For most of his career, he was a casting agent's vision of a bench scientist: shy, eccentric, nerdy, soft-spoken. But sometime this spring, with the FBI closing in on him, Bruce E. Ivins's life took a dark turn that frightened his closest friends.
In March, police officers summoned to a quiet Frederick neighborhood found the 62-year-old microbiologist unconscious in his home. Four months later, he was admitted to a psychiatric clinic after making wild threats against co-workers at the Army research institute where he kept his lab. Then, a week ago, his therapist urgently petitioned a judge for protection from Ivins. She described a man spiraling out of control, making "homicidal threats, actions, plans."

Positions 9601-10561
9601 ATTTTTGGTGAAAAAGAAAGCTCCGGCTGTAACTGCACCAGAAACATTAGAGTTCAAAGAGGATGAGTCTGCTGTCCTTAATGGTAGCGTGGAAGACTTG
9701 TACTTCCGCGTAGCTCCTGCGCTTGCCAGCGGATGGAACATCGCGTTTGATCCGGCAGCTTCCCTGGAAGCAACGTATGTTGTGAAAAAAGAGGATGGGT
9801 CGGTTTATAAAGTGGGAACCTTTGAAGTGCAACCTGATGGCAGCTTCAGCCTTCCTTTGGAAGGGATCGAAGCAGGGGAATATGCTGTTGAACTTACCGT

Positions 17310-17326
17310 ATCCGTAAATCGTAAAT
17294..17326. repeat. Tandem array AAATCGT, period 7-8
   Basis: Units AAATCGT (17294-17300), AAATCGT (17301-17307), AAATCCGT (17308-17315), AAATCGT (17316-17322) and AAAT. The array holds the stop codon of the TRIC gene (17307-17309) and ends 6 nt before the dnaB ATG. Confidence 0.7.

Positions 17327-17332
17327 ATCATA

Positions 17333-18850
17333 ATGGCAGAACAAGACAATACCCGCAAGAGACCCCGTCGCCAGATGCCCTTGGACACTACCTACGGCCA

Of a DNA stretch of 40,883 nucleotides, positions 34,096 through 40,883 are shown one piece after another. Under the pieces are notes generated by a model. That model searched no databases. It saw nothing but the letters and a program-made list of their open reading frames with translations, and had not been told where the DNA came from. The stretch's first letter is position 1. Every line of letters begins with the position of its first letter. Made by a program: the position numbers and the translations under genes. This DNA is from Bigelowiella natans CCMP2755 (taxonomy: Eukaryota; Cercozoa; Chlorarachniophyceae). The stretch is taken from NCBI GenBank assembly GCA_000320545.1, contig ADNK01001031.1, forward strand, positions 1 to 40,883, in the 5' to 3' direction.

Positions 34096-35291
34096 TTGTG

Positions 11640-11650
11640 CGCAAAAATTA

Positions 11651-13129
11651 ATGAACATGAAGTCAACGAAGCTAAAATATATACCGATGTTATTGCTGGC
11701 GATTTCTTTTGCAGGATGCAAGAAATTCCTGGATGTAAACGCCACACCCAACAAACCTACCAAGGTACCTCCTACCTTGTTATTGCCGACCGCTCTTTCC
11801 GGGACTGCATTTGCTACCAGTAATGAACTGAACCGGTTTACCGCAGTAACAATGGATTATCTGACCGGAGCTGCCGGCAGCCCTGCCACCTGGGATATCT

His death Tuesday from a drug overdose was followed by a revelation even more jarring to those who knew him: a report that Ivins had been implicated in the 2001 anthrax attacks, one of the FBI's biggest unsolved mysteries and most baffling technical cases. Ivins, a leading expert on anthrax vaccines, was on the verge of being indicted in the case, according to officials familiar with the investigation, and took his life by swallowing a large quantity of acetaminophen.